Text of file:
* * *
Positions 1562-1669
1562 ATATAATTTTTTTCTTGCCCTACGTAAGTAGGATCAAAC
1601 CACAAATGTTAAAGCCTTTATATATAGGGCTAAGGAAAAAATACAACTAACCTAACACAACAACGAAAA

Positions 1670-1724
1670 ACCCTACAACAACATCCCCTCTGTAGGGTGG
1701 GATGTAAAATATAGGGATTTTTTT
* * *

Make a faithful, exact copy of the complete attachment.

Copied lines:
Positions 1562-1669
1562 ATATAATTTTTTTCTTGCCCTACGTAAGTAGGATCAAAC
1601 CACAAATGTTAAAGCCTTTATATATAGGGCTAAGGAAAAAATACAACTAACCTAACACAACAACGAAAA

Positions 1670-1724
1670 ACCCTACAACAACATCCCCTCTGTAGGGTGG
1701 GATGTAAAATATAGGGATTTTTTT